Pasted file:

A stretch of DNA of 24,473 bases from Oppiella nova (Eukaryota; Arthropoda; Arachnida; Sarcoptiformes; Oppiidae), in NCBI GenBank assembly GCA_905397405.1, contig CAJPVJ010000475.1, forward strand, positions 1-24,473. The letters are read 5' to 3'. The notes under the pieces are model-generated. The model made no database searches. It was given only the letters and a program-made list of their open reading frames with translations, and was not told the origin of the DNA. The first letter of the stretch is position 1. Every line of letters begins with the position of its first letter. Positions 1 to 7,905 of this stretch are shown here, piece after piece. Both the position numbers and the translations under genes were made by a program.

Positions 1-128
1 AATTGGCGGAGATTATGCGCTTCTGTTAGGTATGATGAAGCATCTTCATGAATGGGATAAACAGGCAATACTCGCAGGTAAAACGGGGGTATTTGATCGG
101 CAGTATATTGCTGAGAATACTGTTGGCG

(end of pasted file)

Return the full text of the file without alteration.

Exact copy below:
A stretch of DNA of 24,473 bases from Oppiella nova (Eukaryota; Arthropoda; Arachnida; Sarcoptiformes; Oppiidae), in NCBI GenBank assembly GCA_905397405.1, contig CAJPVJ010000475.1, forward strand, positions 1-24,473. The letters are read 5' to 3'. The notes under the pieces are model-generated. The model made no database searches. It was given only the letters and a program-made list of their open reading frames with translations, and was not told the origin of the DNA. The first letter of the stretch is position 1. Every line of letters begins with the position of its first letter. Positions 1 to 7,905 of this stretch are shown here, piece after piece. Both the position numbers and the translations under genes were made by a program.

Positions 1-128
1 AATTGGCGGAGATTATGCGCTTCTGTTAGGTATGATGAAGCATCTTCATGAATGGGATAAACAGGCAATACTCGCAGGTAAAACGGGGGTATTTGATCGG
101 CAGTATATTGCTGAGAATACTGTTGGCG